I absolutely agree with the noble Lord. If he is inviting me to do something with that, I will certainly take it back to the department based on his question.

My Lords, among the fastest-growing groups on the doctors register are so-called specialty and associate specialist doctors and locally employed doctors. These doctors are not currently able to work in primary care, although they are very skilled, and the long-term workforce plan says the Government will look into that. What progress have the Government made in talking to the relevant professional bodies about opening up general practice so that more sessions are available?

I do not have an answer in my pack to that specific question, but the noble Lord raises a very good point. It is very important that we bring more specialist skills into primary care, and GP practices are exactly the right place, but I will come back to the noble Lord on that specific point.

My Lords, what assessment have the Government made of the number of general practitioners required to meet the needs of the population and for training purposes by the year 2030?

We are working with NHS England to increase the general practice workforce in England but, as the population grows, with the amount of building that goes on throughout the country, it is the responsibility of local authorities. There are two ways to do this: they can apply for capital funding for new GP practices; or they can apply through Section 106 agreements through local authorities. It is for the regions and for local authorities to plan ahead on that front.

Has not the time come for every new medical student to contract that they will, on qualification, work for perhaps five years in the NHS, similar to the existing contract for men and women in the Armed Forces who are medical practitioners, and perhaps modelled also on the Singapore scheme?

I am grateful to my noble friend. I am aware of the Armed Forces scheme—that if you train as a pilot, for example, you cannot leave the Royal Air Force to become an airline pilot. It is not the first time that this question has been asked, and I will feed it back to the department.

My Lords, the Royal College of GPs reports that 40% of its members consider their premises not fit for purpose, something that is not addressed by the workforce plan. As the £10.2 billion backlog in maintenance continues to worsen as capital budgets continue to be raided for day-to-day spending, what strategy do the Government have to ensure that patients can receive care in modern, safe and properly maintained buildings, particularly where an increase in GPs and primary care staff teams is being promised?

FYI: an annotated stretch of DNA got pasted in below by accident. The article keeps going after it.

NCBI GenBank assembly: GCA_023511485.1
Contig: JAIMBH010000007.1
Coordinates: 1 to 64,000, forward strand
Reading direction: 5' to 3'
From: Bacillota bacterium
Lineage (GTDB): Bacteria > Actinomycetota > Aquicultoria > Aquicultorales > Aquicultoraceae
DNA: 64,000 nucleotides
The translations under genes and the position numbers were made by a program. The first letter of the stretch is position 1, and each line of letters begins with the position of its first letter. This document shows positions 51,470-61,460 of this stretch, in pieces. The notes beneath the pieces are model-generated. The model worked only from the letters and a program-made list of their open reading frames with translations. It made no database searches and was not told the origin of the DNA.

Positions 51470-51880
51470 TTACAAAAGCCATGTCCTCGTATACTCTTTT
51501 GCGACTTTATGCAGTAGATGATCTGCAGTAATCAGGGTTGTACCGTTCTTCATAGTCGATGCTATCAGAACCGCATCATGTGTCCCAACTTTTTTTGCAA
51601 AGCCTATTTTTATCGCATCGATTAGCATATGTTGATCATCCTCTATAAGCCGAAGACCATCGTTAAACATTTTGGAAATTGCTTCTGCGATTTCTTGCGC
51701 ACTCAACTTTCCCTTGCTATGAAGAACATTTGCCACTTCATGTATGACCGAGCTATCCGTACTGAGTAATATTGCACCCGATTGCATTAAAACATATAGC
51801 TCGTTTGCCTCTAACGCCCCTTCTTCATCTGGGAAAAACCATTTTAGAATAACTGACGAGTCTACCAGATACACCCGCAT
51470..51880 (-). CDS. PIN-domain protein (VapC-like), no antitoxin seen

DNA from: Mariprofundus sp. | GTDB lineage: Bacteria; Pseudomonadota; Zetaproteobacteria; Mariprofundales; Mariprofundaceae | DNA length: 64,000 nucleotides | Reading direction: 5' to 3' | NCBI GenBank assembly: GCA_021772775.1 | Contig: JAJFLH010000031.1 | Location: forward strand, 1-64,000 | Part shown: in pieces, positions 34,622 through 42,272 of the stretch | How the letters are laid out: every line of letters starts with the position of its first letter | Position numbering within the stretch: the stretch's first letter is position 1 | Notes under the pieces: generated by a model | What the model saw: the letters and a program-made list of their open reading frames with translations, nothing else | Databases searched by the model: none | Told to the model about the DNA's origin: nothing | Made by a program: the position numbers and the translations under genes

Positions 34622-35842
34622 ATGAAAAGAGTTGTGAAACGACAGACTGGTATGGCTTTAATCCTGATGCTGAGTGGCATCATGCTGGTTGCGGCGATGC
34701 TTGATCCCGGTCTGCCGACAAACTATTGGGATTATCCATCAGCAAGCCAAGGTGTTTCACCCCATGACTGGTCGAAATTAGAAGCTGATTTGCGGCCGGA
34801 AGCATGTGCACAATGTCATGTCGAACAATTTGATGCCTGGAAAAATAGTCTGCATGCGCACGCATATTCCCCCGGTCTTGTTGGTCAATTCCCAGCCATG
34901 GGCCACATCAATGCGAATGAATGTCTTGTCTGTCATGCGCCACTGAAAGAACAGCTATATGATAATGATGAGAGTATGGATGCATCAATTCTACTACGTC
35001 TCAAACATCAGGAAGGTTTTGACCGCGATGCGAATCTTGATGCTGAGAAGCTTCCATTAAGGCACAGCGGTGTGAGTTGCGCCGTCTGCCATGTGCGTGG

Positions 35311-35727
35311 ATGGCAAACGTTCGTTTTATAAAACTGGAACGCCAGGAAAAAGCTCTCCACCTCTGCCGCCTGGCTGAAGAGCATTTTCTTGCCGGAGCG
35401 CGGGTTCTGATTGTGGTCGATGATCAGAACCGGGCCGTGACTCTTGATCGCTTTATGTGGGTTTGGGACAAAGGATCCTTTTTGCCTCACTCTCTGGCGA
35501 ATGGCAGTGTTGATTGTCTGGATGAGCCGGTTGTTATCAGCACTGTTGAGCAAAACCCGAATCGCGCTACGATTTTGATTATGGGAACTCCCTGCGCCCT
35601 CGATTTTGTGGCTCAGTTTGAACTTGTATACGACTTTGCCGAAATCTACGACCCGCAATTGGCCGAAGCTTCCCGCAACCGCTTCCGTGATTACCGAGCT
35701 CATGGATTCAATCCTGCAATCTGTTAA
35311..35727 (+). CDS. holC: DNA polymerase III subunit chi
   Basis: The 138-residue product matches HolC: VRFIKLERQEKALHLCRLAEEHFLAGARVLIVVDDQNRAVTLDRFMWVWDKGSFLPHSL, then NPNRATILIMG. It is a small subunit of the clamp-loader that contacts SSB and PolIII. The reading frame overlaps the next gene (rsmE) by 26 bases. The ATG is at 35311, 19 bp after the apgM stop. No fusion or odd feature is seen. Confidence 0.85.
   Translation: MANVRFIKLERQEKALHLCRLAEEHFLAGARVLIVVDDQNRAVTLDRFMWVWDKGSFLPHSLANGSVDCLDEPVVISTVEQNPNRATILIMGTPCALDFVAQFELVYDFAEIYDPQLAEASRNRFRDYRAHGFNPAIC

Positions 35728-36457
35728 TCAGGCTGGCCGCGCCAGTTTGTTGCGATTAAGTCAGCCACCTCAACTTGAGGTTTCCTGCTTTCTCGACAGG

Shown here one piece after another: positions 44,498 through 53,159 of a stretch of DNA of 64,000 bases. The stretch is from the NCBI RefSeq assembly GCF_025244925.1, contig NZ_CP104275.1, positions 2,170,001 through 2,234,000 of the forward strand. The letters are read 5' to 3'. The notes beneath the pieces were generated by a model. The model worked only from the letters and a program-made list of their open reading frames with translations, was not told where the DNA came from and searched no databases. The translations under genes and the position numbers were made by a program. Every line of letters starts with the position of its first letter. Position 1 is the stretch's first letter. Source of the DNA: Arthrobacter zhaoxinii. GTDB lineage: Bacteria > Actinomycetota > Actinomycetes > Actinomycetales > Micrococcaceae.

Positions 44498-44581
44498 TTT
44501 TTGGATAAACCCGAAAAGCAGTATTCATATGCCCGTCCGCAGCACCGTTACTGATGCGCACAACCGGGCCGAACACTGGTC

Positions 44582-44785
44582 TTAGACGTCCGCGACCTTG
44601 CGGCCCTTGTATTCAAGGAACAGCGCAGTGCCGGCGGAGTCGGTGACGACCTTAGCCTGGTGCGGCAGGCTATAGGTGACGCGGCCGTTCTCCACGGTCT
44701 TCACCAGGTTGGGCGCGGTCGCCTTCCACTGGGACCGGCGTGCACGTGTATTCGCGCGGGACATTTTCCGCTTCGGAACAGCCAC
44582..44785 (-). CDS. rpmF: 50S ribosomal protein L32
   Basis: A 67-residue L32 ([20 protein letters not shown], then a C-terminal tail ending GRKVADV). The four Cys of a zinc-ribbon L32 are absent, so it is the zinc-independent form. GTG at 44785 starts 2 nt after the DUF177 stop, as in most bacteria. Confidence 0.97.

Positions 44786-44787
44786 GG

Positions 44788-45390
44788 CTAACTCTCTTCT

The noble Baroness is absolutely right. GP practices’ premises vary throughout the country but, as I said earlier, there is capital funding available for new practices. From my own experience, when GP practices merge it gives an opportunity for them to have a purpose-built building. When I was a Member of Parliament there was a very good example of that where four GP practices throughout the constituency came together to form an outstanding modern GP practice with a new GP practice building.

My Lords, it is clear that allowing doctors to spend more time with their patients would permit more searching diagnoses, leading to fewer unnecessary referrals and helping to take some of the pressure off secondary care waiting lists. What allowance has been made for this in the calculation of the total GP requirement?

The noble and gallant Lord raises a very important point. The delivery plan for recovering access is backed by a major investment in primary care services, up to £645 million over two years, to expand services such as community pharmacies. Getting more people to use community pharmacies and other such facilities enables GPs to focus on exactly what the noble and gallant Lord is talking about: those people who need to have diagnoses and very quick scans in hospitals.

My Lords, England has 7.8 GPs per 10,000 of population, compared with the OECD average of 10.8. That is a gap of 16,700 GPs. Can the Minister explain how England has fallen so far behind other OECD countries and what the human consequences of this are?

The Government are working hard to make sure that we recruit more GPs. Last year we saw the highest ever number of doctors accepting a place on GP training—more than 4,000 trainees, up from 2,600 in 2014. The number of places available will grow to 6,000 by 2031-32.